I am the youngest. I am the only daughter.
Growing up the only girl amongst two boys certainly had its perks. By the time I came along, my parents were so desperate for a girl they warned me not to ask for details about how they "made sure" I came out female. I'm going to go ahead and believe it means they introduced more sugar and spice into their diet.
Of course, I was able to manipulate my father a lot better than the boys ever could. Since he was a strict disciplinarian, this was an advantage.
(Since I've moved away and he only gets to see me every few months, I can pretty much get whatever I want from him within the first 3 days of visiting home. After those 3 days are over, though, we usually have a huge fight because he feels neglected when I spend time at my friends' houses.)
I probably acquired more small, knick-knacky gifts than my brothers ever did, or ever wanted to. My father loves arts, crafts, jewelry, figurines, and--let's face it--most teenage boys don't.
My parents were also a lot more lenient with me than they were with, well...Julian. He sort of set the bar for bad behaviour. Anything I did paled in comparison.
Where my brothers are concerned, I know there isn't much they're not willing to do to keep me safe. On the other hand, growing up the youngest as well as the only daughter was also a struggle. As little sisters do, I trusted my brothers absolutely. As a result, I drank a lot of bug/dirt/vinegar/more-dirt cocktails.
I clearly didn't realize this picture was being taken.
When I was 5, Daniel convinced me he had to cut my hand off because I had dared to peel some dead, sunburned skin off his back. He led me to the kitchen, where he took out a cutting board and the biggest knife we owned. He had me place my wrist on the board, swung the knife back over his head, and ... told me he was kidding. I still remember bursting into tears. He still remembers the spanking.
Eventually, I grew old enough to start infiltrating Julian's house parties. My over-protective brother would white-knuckle his bottle whenever he saw me talking to one of his friends. One night, he angrily and drunkenly barricaded me in the bathroom with the lights off because he thought his friends were looking at me. No one would let me out; Julian's fists were notorious.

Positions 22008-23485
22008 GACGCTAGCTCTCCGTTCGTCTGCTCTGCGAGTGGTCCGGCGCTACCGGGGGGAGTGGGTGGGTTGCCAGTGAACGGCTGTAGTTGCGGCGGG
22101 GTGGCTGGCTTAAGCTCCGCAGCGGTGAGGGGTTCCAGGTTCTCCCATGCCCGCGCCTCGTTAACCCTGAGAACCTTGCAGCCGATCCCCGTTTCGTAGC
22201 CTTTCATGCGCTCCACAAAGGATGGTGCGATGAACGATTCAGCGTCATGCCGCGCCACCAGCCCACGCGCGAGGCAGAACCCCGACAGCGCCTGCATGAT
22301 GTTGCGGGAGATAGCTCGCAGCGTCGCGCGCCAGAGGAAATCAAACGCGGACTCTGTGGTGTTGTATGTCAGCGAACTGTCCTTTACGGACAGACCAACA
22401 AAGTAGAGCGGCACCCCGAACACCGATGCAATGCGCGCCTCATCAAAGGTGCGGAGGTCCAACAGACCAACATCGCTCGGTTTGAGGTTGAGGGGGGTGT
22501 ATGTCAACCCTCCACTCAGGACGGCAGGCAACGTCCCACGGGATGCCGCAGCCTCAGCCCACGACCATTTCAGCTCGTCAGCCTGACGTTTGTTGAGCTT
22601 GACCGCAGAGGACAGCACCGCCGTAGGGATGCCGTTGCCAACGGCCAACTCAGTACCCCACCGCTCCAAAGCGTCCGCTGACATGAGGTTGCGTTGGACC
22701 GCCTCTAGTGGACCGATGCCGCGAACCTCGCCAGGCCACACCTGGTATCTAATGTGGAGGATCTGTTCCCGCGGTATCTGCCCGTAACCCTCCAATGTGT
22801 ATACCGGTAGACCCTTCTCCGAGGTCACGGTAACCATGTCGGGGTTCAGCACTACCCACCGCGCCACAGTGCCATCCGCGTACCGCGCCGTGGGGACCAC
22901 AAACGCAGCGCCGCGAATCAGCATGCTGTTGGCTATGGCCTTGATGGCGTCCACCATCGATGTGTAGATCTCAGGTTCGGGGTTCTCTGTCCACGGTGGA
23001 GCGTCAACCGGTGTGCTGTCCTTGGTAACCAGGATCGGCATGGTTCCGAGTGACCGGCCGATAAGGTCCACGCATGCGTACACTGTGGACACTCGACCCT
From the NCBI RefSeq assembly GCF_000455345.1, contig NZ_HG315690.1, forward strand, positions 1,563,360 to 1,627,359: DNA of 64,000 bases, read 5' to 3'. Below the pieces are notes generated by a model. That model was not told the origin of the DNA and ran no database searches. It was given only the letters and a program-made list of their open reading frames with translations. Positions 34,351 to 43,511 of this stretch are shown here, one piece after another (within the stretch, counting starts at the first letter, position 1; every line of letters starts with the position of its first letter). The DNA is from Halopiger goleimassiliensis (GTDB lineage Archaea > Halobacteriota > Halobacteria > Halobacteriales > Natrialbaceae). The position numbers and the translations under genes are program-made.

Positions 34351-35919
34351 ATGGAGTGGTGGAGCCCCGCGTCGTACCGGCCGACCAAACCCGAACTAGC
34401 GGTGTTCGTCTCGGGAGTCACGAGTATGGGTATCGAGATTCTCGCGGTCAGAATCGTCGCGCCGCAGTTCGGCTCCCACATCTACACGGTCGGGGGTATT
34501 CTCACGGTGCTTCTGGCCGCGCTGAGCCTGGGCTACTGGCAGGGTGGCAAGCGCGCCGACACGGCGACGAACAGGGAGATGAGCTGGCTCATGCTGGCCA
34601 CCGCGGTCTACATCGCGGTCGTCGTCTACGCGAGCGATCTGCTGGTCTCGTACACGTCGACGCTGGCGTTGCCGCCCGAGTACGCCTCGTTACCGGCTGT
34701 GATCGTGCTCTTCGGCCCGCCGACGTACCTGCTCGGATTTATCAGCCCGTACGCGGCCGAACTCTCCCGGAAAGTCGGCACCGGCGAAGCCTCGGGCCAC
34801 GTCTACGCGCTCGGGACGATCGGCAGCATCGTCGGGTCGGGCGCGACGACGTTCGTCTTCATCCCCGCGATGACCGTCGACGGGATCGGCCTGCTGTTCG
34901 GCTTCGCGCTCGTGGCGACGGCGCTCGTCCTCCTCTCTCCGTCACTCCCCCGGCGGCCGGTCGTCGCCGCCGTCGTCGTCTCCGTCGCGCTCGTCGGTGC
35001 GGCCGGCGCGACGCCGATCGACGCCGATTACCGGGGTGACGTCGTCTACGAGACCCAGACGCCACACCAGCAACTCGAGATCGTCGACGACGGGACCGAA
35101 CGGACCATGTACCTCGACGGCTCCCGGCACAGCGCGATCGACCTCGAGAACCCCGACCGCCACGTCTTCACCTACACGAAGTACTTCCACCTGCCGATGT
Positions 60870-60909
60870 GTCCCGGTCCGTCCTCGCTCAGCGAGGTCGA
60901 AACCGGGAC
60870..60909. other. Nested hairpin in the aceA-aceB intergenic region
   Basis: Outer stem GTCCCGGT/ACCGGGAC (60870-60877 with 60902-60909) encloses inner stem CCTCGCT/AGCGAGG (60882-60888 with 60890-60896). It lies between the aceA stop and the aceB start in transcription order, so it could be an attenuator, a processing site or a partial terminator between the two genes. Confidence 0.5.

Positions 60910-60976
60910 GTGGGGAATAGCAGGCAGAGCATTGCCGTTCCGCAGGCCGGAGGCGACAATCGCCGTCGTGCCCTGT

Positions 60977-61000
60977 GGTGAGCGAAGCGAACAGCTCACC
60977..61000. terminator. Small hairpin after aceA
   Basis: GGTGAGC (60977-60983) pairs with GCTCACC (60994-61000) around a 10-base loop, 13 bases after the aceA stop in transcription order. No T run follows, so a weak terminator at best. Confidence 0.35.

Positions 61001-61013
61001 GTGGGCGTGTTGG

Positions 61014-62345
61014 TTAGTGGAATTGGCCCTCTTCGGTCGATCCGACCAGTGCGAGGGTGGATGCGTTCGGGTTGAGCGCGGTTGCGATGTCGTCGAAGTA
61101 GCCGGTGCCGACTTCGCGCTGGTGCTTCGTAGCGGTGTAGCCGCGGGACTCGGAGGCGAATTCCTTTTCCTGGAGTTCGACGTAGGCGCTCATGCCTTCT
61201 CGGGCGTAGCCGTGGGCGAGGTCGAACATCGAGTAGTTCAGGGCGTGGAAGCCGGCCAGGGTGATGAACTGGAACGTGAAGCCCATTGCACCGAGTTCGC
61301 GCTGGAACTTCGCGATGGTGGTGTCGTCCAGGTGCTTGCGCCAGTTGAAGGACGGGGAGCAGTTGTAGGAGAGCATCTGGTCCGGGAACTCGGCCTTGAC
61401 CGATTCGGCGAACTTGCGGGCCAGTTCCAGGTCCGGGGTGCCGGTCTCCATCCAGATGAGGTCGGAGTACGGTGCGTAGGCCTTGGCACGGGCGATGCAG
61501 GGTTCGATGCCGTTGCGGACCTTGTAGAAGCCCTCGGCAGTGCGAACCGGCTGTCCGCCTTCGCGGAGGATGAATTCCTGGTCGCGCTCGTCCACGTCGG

Until I was 17, I was officially known as "Julian's Sister." This annoyed me, but sometimes it came in handy. I can remember tackling some girl on the soccer field and when she picked herself back up, she warned me that she'd see me after the game, intending to teach me a lesson. The word must have spread, because 5 minutes later she ran up to me.
"I didn't realize you were Julian's Sister. We're cool."
And with a sportsman-like pat to my back, she jogged off.
Eventually I moved to Vancouver and thought I had finally reclaimed my birth-name. It was at a house party in the middle of no-where North Van that I was proven wrong. Someone had recognized me as...you guessed it, Julian's Sister. The name Ariana once again forgotten.
The thing that probably freaked them out the most was the thought of my upcoming, drunken, 19th birthday. Dad had called Daniel in Victoria the week before, trying to persuade him to travel to North Van, to "help" me celebrate.
"Dad, we can't afford it. Julian and I are broke."
"Don't worry, I'm paying. Just get over there and keep an eye on your sister."
Minutes later, the call came from Daniel.
"Julian and I thought we might come to Vancouver for your birthday!"
It would be their first visit in over a year. I had a sudden burst of insight.
"Dad's paying for this, isn't he?"
That night, at the bar, I had one brother watching from the table, and one from the edge of the dance floor. After a few songs, they would alternate. One would guard our drinks as the other would dance over, wedging himself between me and whichever guy got too close.
Now that we're all older, I have to put up with them constantly hitting on my friends. If the opposite were to happen, I'm sure they would find a suitable bathroom-prison somewhere.
Preferably not this one.
In the end, there is a workable balance between the perks and the disadvantages to being brought up with older, insanely protective men--just as there is to being brought up Biagi.